In Pelham Manor, New York, "power of attorney" refers to a number of different legal arrangements. However, the numerous systems which fall under the umbrella of that term have one thing in common: if somebody grants power of attorney to somebody else, the person with power of attorney is authorized to make given decisions on behalf of the person who granted it. There are many reasons why a person might want to grant this power to another, but it usually granted in contemplation of the possibility that the grantor might become unable to express his or her wishes due to some form of incapacity.
The principal can state in advance the scope and nature of the attorney-in-fact's authority. The agreement should be very clear on this matter, so you give the attorney-in-fact enough power to carry out your instructions, but not more than they need in order to accomplish your objectives. Moreover, the attorney-in-fact should be someone you trust, such as a family member or life partner. You also need to be cognizant of the fact that your distinct situation, as well as the actions you want the attorney to be able to take on your behalf, will help decide the most effective arrangement.
For instance, if you have very particular wishes concerning end-of-life care, you should, of course, make them clear to the person who will be operating on your behalf, and make sure they are ready to carry them out. You should then grant them power of attorney, with the scope limited to specific healthcare and financial decisions. That way, if you become incapacitated, your loved one will be able to carry out your wishes, even if you are unable to express them.
Occasionally, you can find pre-printed forms in Pelham Manor, New York permitting you to easily draft a power of attorney document. In some cases, this may be all you need. These forms already have the basics of such an agreement committed to writing. All you and the other party have to do is fill in the blanks, per the instructions, and possibly have the forms notarized.
Types of Power of Attorney Arrangements in Pelham Manor, New York
There are 3 general arrangements that power of attorney can involve in Pelham Manor, New York. They are:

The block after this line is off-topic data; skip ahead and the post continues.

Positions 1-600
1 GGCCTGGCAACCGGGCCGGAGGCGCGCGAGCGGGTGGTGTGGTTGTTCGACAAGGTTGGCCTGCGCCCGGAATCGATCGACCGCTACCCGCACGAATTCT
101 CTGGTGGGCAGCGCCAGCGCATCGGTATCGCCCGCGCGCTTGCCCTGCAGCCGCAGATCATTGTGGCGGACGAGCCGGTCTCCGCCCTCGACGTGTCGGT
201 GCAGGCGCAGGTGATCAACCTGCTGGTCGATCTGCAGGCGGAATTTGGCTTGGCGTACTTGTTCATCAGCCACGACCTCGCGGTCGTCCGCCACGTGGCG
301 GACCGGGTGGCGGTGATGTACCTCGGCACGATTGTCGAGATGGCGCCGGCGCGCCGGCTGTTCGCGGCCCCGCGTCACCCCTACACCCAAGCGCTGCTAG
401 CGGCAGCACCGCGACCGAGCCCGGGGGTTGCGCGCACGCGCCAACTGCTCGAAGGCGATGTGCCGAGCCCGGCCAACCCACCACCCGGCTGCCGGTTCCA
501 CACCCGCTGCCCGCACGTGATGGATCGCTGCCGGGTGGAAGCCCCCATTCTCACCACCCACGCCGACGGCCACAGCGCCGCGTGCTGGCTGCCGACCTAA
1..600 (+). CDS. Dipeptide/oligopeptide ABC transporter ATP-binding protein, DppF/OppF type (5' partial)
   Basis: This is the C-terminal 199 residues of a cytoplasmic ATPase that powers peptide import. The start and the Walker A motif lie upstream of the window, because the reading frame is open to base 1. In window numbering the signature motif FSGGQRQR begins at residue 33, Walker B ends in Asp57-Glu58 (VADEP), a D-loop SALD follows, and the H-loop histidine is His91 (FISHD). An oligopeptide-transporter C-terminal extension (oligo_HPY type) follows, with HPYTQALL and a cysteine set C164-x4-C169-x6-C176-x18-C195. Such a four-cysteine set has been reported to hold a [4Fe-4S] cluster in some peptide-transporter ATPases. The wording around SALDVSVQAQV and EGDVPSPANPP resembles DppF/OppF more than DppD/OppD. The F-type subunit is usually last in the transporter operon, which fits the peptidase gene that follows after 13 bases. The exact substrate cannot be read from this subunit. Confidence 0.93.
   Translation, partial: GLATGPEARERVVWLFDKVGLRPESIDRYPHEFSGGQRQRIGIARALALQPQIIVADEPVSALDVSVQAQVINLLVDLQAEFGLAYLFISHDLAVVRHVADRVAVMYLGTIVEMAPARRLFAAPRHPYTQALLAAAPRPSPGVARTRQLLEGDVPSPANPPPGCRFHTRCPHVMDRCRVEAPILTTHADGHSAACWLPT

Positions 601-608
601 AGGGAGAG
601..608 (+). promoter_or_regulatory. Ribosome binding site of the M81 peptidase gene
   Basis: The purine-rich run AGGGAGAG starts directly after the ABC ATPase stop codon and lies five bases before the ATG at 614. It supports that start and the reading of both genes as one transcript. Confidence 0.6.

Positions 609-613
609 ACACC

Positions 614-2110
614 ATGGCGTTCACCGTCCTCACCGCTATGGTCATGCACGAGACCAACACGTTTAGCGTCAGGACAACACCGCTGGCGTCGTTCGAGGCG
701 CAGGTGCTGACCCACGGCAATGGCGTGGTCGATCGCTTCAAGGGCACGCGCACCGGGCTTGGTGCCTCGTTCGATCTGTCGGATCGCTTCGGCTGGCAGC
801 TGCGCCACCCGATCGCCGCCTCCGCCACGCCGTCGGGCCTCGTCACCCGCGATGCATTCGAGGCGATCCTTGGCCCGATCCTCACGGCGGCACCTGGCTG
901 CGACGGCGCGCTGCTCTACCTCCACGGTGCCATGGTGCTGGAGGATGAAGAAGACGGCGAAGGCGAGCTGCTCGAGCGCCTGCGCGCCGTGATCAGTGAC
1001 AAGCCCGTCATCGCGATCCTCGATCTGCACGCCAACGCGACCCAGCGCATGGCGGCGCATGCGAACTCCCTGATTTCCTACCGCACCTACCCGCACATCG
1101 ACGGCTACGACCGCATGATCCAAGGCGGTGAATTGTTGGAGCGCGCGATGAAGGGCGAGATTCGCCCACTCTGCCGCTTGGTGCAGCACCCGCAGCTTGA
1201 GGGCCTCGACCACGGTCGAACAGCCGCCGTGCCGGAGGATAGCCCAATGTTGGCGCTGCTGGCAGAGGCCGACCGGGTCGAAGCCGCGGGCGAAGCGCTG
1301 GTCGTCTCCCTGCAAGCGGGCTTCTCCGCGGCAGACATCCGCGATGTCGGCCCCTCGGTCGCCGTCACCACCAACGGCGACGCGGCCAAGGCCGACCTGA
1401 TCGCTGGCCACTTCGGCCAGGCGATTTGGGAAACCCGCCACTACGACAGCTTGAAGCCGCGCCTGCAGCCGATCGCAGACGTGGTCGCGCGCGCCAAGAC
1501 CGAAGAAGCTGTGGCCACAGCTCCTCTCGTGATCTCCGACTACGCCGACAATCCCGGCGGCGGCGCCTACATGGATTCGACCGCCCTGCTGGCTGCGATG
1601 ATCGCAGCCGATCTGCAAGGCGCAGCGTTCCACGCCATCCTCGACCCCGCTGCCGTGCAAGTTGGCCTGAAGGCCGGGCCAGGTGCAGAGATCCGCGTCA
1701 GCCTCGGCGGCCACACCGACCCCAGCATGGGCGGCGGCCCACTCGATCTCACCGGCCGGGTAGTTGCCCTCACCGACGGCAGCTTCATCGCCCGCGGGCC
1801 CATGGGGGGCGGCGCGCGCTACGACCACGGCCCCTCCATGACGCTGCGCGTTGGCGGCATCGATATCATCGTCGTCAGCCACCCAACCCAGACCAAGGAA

1. Limited power of attorney - this is probably the most limited form of power of attorney. It lets someone act on your behalf in a single instance. It is used most frequently in large sales transactions involving a written contract. If the closing of the deal is set to take place far away from where one of the parties is located, they can give limited power of attorney to someone who is closer. All you have to do is give that person the power to act on your behalf in this one transaction. This authority automatically expires once the deal is finished.
2. Durable power of attorney - this gives the attorney in fact the power to make decisions on a general area of the principal's affairs (for instance, the authority to access the principal's assets to pay the principal's debts, or the power to make healthcare decisions on behalf of the principal). Unlike limited power of attorney, durable power of attorney does not expire unless the principal revokes it. This is useful, because it permits the attorney-in-fact to make important decisions for the principal if the principal becomes incapacitated.
3. Springing power of attorney - springing power of attorney is much like durable power of attorney, with one key difference: the power only takes effect upon the happening of a specific event. The principal is free to set whatever conditions they like in this arrangement, no matter how outlandish. Of course, in most cases, the setup is much more practical. A typical arrangement grants a close friend or family member to make certain decisions for someone else, but only if that person becomes unable to make them himself.
Can a Pelham Manor, New York Lawyer Help?
Setting up a power of attorney arrangement in Pelham Manor, New York can be easy, but it can also be very confusing. It just varies on what you're trying to do. However, if you are at all unsure about how to proceed, it would probably be a good idea to have an attorney draft the agreement for you.